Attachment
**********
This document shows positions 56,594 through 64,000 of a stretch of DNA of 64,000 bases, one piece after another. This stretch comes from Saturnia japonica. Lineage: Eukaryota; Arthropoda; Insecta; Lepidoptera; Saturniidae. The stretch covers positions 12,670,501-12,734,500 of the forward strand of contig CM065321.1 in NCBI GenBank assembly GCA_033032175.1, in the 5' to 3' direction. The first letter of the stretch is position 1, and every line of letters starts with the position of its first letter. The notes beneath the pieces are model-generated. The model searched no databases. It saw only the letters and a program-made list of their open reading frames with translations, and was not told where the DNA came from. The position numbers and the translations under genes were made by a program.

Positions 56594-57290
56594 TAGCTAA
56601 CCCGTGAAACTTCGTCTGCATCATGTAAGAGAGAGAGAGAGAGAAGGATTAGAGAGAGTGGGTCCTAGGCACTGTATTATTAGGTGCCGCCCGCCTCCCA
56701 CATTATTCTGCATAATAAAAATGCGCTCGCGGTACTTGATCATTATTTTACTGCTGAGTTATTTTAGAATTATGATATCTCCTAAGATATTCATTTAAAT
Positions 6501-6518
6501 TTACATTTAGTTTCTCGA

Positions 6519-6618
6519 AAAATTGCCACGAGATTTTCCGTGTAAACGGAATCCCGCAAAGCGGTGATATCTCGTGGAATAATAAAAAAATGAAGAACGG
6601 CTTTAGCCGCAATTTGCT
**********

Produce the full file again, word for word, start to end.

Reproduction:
This document shows positions 56,594 through 64,000 of a stretch of DNA of 64,000 bases, one piece after another. This stretch comes from Saturnia japonica. Lineage: Eukaryota; Arthropoda; Insecta; Lepidoptera; Saturniidae. The stretch covers positions 12,670,501-12,734,500 of the forward strand of contig CM065321.1 in NCBI GenBank assembly GCA_033032175.1, in the 5' to 3' direction. The first letter of the stretch is position 1, and every line of letters starts with the position of its first letter. The notes beneath the pieces are model-generated. The model searched no databases. It saw only the letters and a program-made list of their open reading frames with translations, and was not told where the DNA came from. The position numbers and the translations under genes were made by a program.

Positions 56594-57290
56594 TAGCTAA
56601 CCCGTGAAACTTCGTCTGCATCATGTAAGAGAGAGAGAGAGAGAAGGATTAGAGAGAGTGGGTCCTAGGCACTGTATTATTAGGTGCCGCCCGCCTCCCA
56701 CATTATTCTGCATAATAAAAATGCGCTCGCGGTACTTGATCATTATTTTACTGCTGAGTTATTTTAGAATTATGATATCTCCTAAGATATTCATTTAAAT
Positions 6501-6518
6501 TTACATTTAGTTTCTCGA

Positions 6519-6618
6519 AAAATTGCCACGAGATTTTCCGTGTAAACGGAATCCCGCAAAGCGGTGATATCTCGTGGAATAATAAAAAAATGAAGAACGG
6601 CTTTAGCCGCAATTTGCT